It’s time for another Holly Bourne book, and if you’ve been following along my reviews, then you know what to expect by now: incisive, excellent narration from a teenage girl who is at a turning point in her life, some kind of crisis moment, and a lot of honest discussions about mental health, sex, romance, and friendship. In other words, it’s an epitome of a subgenre of YA in which Bourne has carved out a considerable niche. It Only Happens in the Movies is Bourne’s first standalone YA novel after finishing The Spinster Club series, and it departs from that series enough to stand out while still presenting the same fresh, feminist ideas that are a hallmark of Bourne’s writing.
Audrey was named after Audrey Hepburn, of course—her dad proposed to her mom in Rome because of Roman Holiday. But now her dad has left her mom for a younger model, including new kids, and that makes Audrey’s home life … stressed, to say the least. She has started an after-school job at a boutique cinema. She pegs her male coworker, Harry, as a “fuckboy” right off the bat—yet that doesn’t change the feelings she starts to develop as they bond over cinema. With all these stresses and complications, it’s no wonder Audrey looks at the canon of romantic comedies and finds her life wanting. Because some of these things only do happen in the movies….
Although I can’t identify with Audrey’s romance plot, I definitely found it fascinating. Bourne explores the complicated feelings that surround falling in love with someone you’re determined not to fall for. Everyone warns Audrey off Harry, and she herself resolves not to be attracted to him—yet it happens anyway. Even when she recognizes he might not be the best thing for her, she still goes for it. I enjoyed not just how Audrey expresses her evolving feelings about this, but also how her family and friends react. Audrey feels isolated and estranged from her best friend group after avoiding them for much of the summer; once they learn about Harry, they practically push her to pick him up as a “rebound guy”. I cringed for Audrey at this point, and part of me regrets the inevitability of Audrey and Harry becoming a thing—but I really like how, overall, Bourne handles the entire relationship, especially the ending.
There is a sharp tension in It Only Happens in the Movies delineated exactly by its title: this book aims to critique and subvert romantic comedy tropes, even as it pursues a romance for its protagonist. I enjoyed the epigraphs explaining some of these tropes in Audrey’s voice, and the moments she discusses them with her peers and teacher. And then there’s the zombie movie that Harry is shooting, and in which Audrey acquires the starring role: the genre is so thoroughly distinct from the romantic movies Audrey critiques that it’s a nice foil, even as Audrey’s feminist stance informs her character of the “zombie bride”.
The ultimate aspect of that tension comes in the resolution, of course. Inevitably, Harry screws things up (saw that coming). Inevitably, there is a grand, romantic gesture that he hopes will win her back. In the movies this always works … in It Only Happens in the Movies, it also works, just not quite in the way Harry expects. I really, really liked this ending. So often our stories about romance depict one of two outcomes: happily ever after together, or at odds entirely. The reality is usually messier, though, and Bourne captures that well with this: Audrey respects Harry as a film auteur, appreciates his gesture, wishes him well … but doesn’t give him a second chance. In this way, It Only Happens in the Movies serves as a good tonic to a lot of teenage romance, which like the romantic movies that Audrey criticizes, often have unrealistic assumptions about how people (particularly teenage boys) will reform in the final act. It’s very cathartic. And it’s a nice way of portraying how, sometimes, we make mistakes we can’t come back from, and while we might receive forgiveness, that doesn’t mean we deserve a second chance, no matter how grand our gesture.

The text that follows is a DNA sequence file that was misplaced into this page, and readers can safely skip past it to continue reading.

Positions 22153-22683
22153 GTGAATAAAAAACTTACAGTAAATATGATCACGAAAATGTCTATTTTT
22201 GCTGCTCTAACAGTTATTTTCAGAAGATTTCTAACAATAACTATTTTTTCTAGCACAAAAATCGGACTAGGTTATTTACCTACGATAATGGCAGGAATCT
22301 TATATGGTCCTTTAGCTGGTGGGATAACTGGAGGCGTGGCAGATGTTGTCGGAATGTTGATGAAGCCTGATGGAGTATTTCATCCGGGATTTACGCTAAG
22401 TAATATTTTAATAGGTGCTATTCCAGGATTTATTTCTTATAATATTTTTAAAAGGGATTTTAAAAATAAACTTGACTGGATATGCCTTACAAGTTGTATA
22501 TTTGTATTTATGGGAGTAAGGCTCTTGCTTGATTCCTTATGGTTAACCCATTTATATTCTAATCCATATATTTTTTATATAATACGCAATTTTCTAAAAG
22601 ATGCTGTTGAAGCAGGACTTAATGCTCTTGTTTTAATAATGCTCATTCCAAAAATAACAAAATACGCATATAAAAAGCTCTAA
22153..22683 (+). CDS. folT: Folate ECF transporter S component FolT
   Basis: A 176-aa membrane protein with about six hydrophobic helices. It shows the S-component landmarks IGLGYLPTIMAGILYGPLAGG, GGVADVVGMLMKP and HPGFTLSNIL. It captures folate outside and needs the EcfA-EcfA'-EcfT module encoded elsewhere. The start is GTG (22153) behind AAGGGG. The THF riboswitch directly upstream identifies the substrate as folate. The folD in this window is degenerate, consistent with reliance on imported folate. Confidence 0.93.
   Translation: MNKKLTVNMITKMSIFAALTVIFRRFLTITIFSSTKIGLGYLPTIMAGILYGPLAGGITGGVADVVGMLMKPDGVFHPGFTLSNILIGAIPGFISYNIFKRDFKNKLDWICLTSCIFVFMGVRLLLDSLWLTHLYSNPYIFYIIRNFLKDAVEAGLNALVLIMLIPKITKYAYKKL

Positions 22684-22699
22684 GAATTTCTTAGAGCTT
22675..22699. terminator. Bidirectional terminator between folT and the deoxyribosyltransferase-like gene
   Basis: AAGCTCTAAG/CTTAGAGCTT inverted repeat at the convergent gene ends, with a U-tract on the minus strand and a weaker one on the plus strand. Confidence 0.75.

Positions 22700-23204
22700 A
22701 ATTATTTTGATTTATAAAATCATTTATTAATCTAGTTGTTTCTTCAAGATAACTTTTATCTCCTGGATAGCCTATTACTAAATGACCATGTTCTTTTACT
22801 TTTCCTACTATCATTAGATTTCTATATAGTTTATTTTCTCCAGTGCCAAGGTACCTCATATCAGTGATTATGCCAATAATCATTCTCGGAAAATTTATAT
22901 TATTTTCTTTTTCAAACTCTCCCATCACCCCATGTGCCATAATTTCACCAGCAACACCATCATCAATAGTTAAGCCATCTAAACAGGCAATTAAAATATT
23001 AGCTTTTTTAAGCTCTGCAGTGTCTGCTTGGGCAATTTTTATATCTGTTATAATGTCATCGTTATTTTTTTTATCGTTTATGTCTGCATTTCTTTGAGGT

But the fun doesn’t stop there! There are entire other layers to this book, and I actually liked some of them even more than the romance plot. Take, for example, Audrey’s complicated relationship with her parents and brother. Audrey’s mom is struggling with the fallout of her divorce, and Audrey has to step up and parent her parent more than a seventeen-year-old girl should have to do. Her brother thinks he is doing his bit, but Audrey has her doubts, and she feels like too much falls on her shoulders. Meanwhile, Audrey tries to maintain a connection to her dad, even when it’s somewhat clear that he isn’t that interested in being in her life beyond formalities. It’s very compelling, watching her struggle to hold on to some sense of normality in her family ties, even as her definition of family fluctuates and might implode.
As with Bourne’s other novels, this one definitely tugs at my heartstrings. I found myself a little emotional, a little teary, especially towards the end. I’m having trouble articulating how much I enjoyed this one, but I hope I got across how fresh and entertaining It Only Happens in the Movies feels. It’s Not Your Average Teenage Romance, but it also isn’t cynical or dismissive of the idea of teenage romance either. Bourne acknowledges the complicated realities of being a teenage girl on the cusp of adulthood, portrays all the stresses and obligations a young adult must weigh even as she tries to figure out her feelings about friends and lovers. There’s so much I didn’t touch on in this review that I also enjoyed, and honestly, I’m almost tempted to go back and read the book again, this soon! So far, seems like Bourne keeps bottling lightning, and I’m happy to remain an unabashed fangirl!